White Spaces

TV White Spaces Eyed as Ideal Bridge Over US Digital Divide

A new Microsoft proposal at the FCC appears to be gaining support from all the right places. But more importantly, it's widely being hailed as a viable method of quickly and cheaply bringing broadband connections to the rural US.

Specifically, Microsoft is urging the FCC to issue new rules around the use of fixed wireless technologies in TV White Space (TVWS) spectrum. The rules would, among other things, allow fixed wireless providers to build taller towers and crank up the power on their transmissions in order to reach more people with faster speeds.

"For a variety of reasons, including the conservative rules the Commission initially granted and the intervening broadcast incentive auction and re-pack, widespread use of TV white space spectrum has not materialized," wrote the Wireless Internet Service Provider Association (WISPA), the US trade group that represents some of the thousands of small and midsized fixed wireless Internet providers all over the country, in a filing to the FCC.

But, WISPA said, Microsoft's proposed changes to the rules around commercial operations in TVWS spectrum could help change all that. "The rules proposed in the Petition offer real promise that deployment of fixed wireless networks on TV white space spectrum can develop into a prominent means of delivering broadband services to rural Americans," WISPA wrote.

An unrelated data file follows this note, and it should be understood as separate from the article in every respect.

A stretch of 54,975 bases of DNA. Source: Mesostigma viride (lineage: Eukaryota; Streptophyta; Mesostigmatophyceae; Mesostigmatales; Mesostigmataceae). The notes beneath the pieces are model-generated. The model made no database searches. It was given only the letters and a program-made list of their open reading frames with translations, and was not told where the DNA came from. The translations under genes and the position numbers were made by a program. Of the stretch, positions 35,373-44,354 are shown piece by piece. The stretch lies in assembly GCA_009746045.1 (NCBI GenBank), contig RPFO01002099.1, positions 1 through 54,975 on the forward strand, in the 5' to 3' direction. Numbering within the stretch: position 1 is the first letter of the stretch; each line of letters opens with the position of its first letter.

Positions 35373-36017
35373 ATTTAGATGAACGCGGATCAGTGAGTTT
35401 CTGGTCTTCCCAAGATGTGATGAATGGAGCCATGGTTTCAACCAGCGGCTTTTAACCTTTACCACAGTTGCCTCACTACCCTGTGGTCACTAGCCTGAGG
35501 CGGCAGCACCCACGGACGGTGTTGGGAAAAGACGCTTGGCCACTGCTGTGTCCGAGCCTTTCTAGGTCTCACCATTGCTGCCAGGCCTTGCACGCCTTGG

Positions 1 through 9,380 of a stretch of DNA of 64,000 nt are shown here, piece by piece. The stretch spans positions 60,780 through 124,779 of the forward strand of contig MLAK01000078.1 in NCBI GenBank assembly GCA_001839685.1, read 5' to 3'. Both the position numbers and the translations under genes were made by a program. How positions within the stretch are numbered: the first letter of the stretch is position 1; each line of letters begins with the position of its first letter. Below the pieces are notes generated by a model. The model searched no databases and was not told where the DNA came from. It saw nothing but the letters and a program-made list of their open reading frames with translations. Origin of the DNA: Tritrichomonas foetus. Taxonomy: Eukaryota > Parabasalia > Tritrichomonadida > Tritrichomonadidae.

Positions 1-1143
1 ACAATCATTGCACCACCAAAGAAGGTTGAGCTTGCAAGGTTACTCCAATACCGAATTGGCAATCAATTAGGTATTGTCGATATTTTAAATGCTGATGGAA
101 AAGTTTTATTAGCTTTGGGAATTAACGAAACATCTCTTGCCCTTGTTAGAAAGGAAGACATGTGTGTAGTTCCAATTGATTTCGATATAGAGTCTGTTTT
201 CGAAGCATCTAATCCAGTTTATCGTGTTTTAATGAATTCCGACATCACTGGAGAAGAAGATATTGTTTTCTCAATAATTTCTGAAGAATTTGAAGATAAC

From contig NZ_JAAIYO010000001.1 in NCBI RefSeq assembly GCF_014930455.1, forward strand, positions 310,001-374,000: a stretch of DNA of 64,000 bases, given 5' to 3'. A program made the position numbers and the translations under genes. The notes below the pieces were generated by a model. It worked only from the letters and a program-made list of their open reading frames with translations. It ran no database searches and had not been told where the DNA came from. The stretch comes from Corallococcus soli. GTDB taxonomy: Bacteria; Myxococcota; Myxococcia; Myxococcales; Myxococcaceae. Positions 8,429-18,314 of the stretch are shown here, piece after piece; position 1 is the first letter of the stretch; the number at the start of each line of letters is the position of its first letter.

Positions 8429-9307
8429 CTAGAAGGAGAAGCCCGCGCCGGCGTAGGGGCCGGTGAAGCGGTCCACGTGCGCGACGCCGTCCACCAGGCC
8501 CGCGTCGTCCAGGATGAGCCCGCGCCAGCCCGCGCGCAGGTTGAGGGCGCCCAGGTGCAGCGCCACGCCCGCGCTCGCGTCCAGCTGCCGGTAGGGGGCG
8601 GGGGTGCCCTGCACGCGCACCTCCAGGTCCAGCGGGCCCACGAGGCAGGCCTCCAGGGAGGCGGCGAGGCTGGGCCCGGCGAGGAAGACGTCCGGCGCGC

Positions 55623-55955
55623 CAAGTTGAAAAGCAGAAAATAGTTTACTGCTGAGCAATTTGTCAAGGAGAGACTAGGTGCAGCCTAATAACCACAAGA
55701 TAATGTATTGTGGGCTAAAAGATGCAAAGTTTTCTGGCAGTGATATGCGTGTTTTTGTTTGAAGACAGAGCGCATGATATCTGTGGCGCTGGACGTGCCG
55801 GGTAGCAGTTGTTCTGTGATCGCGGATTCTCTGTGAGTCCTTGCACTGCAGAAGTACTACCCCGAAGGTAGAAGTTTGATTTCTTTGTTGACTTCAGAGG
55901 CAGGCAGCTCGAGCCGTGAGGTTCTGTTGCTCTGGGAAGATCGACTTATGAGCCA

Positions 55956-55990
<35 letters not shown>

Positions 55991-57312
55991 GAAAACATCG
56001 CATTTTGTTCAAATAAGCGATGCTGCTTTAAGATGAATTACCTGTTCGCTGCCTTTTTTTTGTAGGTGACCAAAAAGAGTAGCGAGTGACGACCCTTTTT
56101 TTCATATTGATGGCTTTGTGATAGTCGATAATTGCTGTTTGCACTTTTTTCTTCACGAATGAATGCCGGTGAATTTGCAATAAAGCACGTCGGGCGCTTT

But perhaps the most important filing on the topic comes not from the likes of WISPA or Microsoft but instead from the National Association of Broadcasters (NAB), the trade group that represents the nation's TV broadcasters. NAB has long complained about wireless operations in TVWS because such operations can interfere with TV broadcasts in adjacent spectrum bands.

Now, though, NAB is mostly on board Microsoft's TVWS train. "Microsoft proposes five rule changes it states will support expansion of broadband service in rural communities. NAB believes the Commission should consider four of these proposed changes," NAB wrote to the FCC. NAB explained it doesn't support Microsoft's proposal to allow higher power operations on "first-adjacent channels" to broadcasters.

But hey, four out of five ain't bad. [Ed note: And don't be sad! Eat your heart out, Meat Loaf!]

Solutions for the divide
While the FCC hasn't yet indicated how it might vote on Microsoft's requested changes to operations in the TVWS band, there's a good chance the agency will approve them, given NAB's support and given the rules could ultimately help broadband providers deploy Internet services into rural areas. That's because TVWS spectrum generally sits in the 600MHz and 700MHz bands -- such low-band spectrum is ideal for covering large geographic areas (like rural areas in the US) due to its propagation characteristics. Importantly, providers like Rise Broadband have also proven that they can use TVWS spectrum to provide the FCC's minimum broadband Internet speed requirements of 25 Mbit/s down and 3 Mbit/s up.

Crossing the digital divide and providing Internet services to Americans in rural areas is, of course, a key goal of the FCC and legislators in general. Indeed, the FCC just this month announced the release of $166.8 million in additional broadband subsidies via its recent Connect America Fund (CAF) Phase II auction. Although most of the companies in this particular round of funding are planning to use it to build fiber networks, there are a few that are planning to use fixed wireless technologies to deploy Internet services into rural areas. For example, Commnet of Nevada is getting around $23.7 million from the FCC's CAF II auction, and has said it will use the money to build fixed wireless services in spectrum bands including 600MHz, 700MHz and 3.5GHz CBRS.